Associations of early life growth with health at age 22 years as measured by an allostatic load index: birth to twenty plus cohort
Growth in early life is associated with various individual health outcomes in adulthood, but limited research has been done on associations with a more comprehensive measure of health. Combining information from multiple biological systems, the allostatic load score provides such a quantitative measure of overall physiological health. Using longitudinal data from the Birth to Twenty Plus cohort in South Africa, an allostatic load score in young adulthood (at age 22 y) was calculated and associations with birth weight and linear growth and weight gain from age 0-2 y and 2-5 y were examined, as mediated by trajectories of body mass index and pubertal development in later childhood and adolescence. Missing measures of components of the allostatic load measure were addressed using multiple imputation by chained equations. Association with total allostatic load score were assessed using Poisson regression, while associations with high allostatic load was assessed using logistic regression. Differences in total allostatic load score between males and females were small, though levels of individual biological factors contributing to allostatic load differed by sex. Increased weight gain from age 2 to 5 y among males was associated with an increased risk of high allostatic load, but no other early life measures were associated with allostatic load. Increased adiposity through childhood and adolescence in females was associated with higher allostatic load in early adulthood. These results illustrate that patterns of early life growth are not consistently associated with a higher allostatic load. While more research is needed to link allostatic load in young adulthood to later health outcomes in settings like South Africa, these results suggest that increased adiposity during childhood and adolescence represents a critical factor and potential early sign of later physiological health risk.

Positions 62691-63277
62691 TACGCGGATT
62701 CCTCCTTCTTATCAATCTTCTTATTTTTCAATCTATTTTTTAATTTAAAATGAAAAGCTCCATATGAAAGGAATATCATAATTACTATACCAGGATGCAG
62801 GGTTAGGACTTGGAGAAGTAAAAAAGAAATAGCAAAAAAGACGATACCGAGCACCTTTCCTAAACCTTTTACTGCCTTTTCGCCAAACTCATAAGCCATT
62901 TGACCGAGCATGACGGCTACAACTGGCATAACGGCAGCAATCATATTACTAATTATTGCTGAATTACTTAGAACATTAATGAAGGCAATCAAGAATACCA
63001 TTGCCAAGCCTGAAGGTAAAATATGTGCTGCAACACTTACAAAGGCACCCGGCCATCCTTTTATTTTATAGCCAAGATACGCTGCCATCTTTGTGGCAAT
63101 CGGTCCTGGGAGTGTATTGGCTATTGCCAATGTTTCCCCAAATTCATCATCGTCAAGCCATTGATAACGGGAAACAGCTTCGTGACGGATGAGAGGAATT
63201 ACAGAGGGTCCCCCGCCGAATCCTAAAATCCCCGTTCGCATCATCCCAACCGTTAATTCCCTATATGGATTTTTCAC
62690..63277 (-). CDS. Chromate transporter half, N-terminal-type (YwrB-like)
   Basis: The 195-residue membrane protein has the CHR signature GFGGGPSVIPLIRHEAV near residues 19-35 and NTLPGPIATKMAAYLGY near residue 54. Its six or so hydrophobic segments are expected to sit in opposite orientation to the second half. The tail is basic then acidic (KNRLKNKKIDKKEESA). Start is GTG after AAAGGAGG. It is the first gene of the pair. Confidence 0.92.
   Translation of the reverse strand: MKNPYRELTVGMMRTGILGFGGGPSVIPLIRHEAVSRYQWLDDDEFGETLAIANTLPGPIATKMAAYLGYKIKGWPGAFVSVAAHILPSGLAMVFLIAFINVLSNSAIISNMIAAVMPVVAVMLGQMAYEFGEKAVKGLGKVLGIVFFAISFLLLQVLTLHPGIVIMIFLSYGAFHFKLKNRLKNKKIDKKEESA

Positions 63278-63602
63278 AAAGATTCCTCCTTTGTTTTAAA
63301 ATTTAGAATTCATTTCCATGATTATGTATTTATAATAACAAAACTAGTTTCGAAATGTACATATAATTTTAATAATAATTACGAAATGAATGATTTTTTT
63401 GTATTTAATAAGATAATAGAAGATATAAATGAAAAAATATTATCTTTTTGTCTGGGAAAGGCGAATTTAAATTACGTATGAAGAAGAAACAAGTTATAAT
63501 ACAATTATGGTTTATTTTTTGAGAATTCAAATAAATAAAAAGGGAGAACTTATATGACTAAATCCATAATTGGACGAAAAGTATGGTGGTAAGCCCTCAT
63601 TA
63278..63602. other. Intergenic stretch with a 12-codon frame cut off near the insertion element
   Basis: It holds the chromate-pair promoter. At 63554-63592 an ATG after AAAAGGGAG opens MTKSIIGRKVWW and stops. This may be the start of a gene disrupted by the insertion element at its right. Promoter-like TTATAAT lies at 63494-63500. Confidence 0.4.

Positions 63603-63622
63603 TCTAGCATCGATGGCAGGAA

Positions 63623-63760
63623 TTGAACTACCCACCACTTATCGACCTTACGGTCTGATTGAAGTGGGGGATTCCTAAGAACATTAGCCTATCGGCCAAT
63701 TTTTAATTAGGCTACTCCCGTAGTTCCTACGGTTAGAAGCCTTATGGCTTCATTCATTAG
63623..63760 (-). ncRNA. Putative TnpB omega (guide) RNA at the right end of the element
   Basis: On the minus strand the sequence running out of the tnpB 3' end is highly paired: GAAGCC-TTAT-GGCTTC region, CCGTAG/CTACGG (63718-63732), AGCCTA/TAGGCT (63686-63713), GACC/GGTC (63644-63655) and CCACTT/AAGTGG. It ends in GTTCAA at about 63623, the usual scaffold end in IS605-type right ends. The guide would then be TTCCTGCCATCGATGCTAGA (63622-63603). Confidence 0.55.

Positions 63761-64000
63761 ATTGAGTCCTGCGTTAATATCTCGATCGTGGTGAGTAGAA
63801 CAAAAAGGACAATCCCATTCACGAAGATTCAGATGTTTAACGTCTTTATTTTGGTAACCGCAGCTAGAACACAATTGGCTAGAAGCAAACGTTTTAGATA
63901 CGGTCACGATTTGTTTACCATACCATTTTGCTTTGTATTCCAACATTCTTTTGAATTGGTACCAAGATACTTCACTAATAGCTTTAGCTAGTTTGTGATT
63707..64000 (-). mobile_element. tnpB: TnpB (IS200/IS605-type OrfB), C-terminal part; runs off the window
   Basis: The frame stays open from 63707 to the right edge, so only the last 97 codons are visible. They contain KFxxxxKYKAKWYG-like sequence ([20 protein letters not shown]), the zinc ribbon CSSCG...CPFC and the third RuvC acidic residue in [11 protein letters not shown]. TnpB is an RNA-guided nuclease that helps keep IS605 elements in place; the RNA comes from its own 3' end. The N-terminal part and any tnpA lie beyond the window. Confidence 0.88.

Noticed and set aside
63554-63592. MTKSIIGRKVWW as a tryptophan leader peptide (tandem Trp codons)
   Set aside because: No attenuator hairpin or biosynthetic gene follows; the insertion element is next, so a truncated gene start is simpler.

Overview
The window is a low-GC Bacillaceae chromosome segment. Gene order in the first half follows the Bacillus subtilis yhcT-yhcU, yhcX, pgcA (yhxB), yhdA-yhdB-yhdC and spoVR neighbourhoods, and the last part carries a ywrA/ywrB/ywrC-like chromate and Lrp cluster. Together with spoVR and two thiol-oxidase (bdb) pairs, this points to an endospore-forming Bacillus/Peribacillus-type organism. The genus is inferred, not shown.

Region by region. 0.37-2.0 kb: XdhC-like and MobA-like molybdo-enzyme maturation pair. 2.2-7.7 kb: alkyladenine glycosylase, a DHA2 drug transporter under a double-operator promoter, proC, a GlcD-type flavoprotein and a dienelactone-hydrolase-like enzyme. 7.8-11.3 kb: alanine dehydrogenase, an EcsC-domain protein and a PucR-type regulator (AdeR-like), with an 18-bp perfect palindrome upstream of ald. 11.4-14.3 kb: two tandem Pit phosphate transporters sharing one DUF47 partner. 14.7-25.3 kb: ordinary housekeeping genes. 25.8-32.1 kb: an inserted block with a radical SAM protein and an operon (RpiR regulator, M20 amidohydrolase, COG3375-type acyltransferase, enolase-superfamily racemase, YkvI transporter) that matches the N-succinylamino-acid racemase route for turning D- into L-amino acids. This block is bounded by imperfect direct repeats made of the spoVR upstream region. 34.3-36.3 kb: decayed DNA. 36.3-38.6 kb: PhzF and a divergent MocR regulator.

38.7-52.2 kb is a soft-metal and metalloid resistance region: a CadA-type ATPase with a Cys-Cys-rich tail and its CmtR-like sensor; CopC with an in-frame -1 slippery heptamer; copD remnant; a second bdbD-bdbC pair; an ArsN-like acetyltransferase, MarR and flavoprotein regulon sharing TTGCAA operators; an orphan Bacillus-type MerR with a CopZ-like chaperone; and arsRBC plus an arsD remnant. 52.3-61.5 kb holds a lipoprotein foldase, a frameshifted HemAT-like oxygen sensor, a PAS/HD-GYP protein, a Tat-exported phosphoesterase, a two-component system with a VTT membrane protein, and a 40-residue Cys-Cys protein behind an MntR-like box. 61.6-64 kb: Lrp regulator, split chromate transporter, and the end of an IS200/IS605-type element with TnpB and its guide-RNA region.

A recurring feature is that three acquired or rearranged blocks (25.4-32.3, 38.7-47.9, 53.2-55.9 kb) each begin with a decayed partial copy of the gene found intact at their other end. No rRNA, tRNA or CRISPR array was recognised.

A Dissertation submitted to the Faculty of Health Sciences, University of the Witwatersrand, in fulfillment of the requirements for the degree of Master of Science. Johannesburg, 2019